Q. What are the benefits of having attorney representation?

An attorney can properly prepare the visa application forms and a legal brief for the consul and guide the applicant through the consular procedures. The scope of attorney representation at the consulate varies from full participation at the visa interview to having to remain in the waiting area. At some consular posts, attorneys are permitted to represent their clients at the visa interview and explain or clarify issues. As post policy often changes quickly and with little or no prior notice, attorney guidance and representation can be extremely valuable.


Q. Where do I apply for a nonimmigrant visa?

In Canada, the choices include U.S. Consulates in Vancouver, Calgary, Toronto, Montreal, Halifax, Quebec, and the U.S. Embassy in Ottawa. In Mexico, there are border posts in Tijuana, Nogales, Nuevo Laredo, Ciudad Juarez, and Matamoros and other posts include Monterrey, Hermosillo, Merida, Guadalajara, and the U.S. Embassy in Mexico City. Each varies in terms of their rules and policies regarding eligible visa categories, attorney representation, interpreters, and visa issuance processing time. Most of the posts in Canada and Mexico limit TCN visa applications to renewal of same category visas and often have restrictive policies on applicants who initially enter on a B-1/B-2 visa and subsequently wish to change status to student or a work category, regardless of whether they have a change of status approval issued by U.S. Citizenship & Immigration Services.


Q. Who can apply for a nonimmigrant visa?

As a general rule, INA section 222(g) prohibits a Third Country National visa applicant who is out of status from applying for an NIV at a border post. Accordingly, regardless of whether a TCN applicant is subject to the three or ten-year bar, one day of being out of status results in their ineligibility. Such applicants, who have stayed longer than authorized, must apply for all future visas in their home country. The law allows minor exceptions for “extraordinary circumstances.” Applicants in J-1 or F-1 status with D/S (duration of status) Form I-94’s are usually not subject to 222(g). However, while not subject to 222(g), many border posts will not accept TCN NIV applicants outside the grace period (60 day grace period for F; 30 day grace period for J).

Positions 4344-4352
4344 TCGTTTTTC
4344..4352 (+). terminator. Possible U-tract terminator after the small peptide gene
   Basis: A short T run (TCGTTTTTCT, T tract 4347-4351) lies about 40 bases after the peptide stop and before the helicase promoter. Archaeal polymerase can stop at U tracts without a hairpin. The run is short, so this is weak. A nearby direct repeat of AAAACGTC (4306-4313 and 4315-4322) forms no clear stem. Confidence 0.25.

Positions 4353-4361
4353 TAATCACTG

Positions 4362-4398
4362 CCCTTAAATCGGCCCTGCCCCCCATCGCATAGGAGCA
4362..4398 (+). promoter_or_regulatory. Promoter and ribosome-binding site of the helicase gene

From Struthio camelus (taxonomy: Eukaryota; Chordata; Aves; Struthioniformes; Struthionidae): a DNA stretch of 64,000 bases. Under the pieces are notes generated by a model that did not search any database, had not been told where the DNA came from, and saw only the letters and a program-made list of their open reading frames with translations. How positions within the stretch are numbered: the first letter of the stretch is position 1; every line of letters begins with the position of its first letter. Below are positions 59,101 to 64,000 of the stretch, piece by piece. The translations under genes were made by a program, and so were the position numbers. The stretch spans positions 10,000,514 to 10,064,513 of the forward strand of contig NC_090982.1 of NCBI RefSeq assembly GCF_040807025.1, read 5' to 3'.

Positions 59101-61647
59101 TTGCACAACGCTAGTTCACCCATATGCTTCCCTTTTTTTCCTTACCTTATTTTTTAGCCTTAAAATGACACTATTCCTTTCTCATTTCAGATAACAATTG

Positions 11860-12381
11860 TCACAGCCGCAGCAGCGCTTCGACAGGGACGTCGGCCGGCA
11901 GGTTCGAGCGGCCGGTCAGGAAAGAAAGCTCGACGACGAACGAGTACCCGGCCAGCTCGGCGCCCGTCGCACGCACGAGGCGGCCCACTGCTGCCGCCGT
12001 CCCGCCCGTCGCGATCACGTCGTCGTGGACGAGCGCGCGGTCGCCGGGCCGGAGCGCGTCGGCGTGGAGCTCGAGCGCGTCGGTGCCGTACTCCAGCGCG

Nationals from “List of 26” countries (a classified list of predominantly Muslim countries) are typically not allowed to apply in Mexico, but may apply on a case-by-case basis at certain posts in Canada.


Q. How do I book an appointment at a border post?

Appointments for TCN’s in Mexico can be made online at https://ais.usvisa-info.com/en-mx/niv. For TCN’s in Canada can be made online at https://ais.usvisa-info.com/en-CA/niv. Appointments are usually made at least 14 days in advance for posts in Mexico and 6-8 weeks in advance for posts in Canada.


Q. What forms and documents are usually required?

Form DS-156 – All posts (that are not piloting the Form DS-160) require the Form DS-156 be completed online, printed by the applicant, and presented with the bar code page at the time of the application. This version of Form DS-156 is available online at http://evisaforms.state.gov and at most consulates websites. This form allows posts to scan the information directly into their computer systems, rather than manually inputting the data.

Form DS-157 – This form is required for all male applicants between the ages of 16-45 and at some posts female applicants are required to complete this form and other posts require all applicants regardless of age to complete this form. It requests information about the applicant such as employment and education history, military background, and countries visited in the last 10 years. This form is important for consular officers in determining whether certain applicants are subject to a security clearance.

Form DS-158 – This form is required for all J, F, and M visa applicants and details personal and contact information. Some posts also require all applicants to complete this form.

Form DS-160 – This is a new electronic form which is being required at the Mexican, Australian, Chinese, Indian, and Russian posts as well as posts in Vancouver, Montreal, Toronto, Dublin, Hamilton, Cairo, Tripoli, Algiers, Podgorica, Abu Dhabi, Riyadh, Paris, Istanbul, and Hong Kong. At the posts in Ciudad Juarez, Nuevo Laredo and Monterrey, applicants must also make a separate appointment at an off-site “Applicant Service Center” to submit biometrics. The form is available at https://ceac.state.gov/genniv/ and allows the posts to begin the visa process prior to the interview. DOS plans to expand the DS-160 to all consular posts by April 30, 2010.


Q. What are other supporting documents?

At minimum, an applicant should have a complete copy of their petition which was submitted to the immigration service, a passport valid for at least 6 months, and other supporting documents. It is recommended that the applicant check with an experienced immigration attorney as to the required supporting documents for the visa interview.


Q. Are there risks with border processing?

On April 1, 2002, DOS changed the automatic revalidation provision of 22 CFR ?42.112(d). Automatic revalidation applies for trips to Canada or Mexico of 30 days or less provided that the alien is not rejected for a visa application and not from the DOS designated State Sponsors of Terrorism (“T-4”). Currently, if an applicant applies for a visa at a border post or is a national of “T-4”, it is necessary to have a valid U.S. visa to re-enter the United States. Rejected visa applicants must now travel back to their home country directly from Mexico or Canada. Prior to this change, applicants who were denied (or delayed) a visa were able to return to the United States using an expired visa and a valid Form I-94 which automatically revalidated their visa.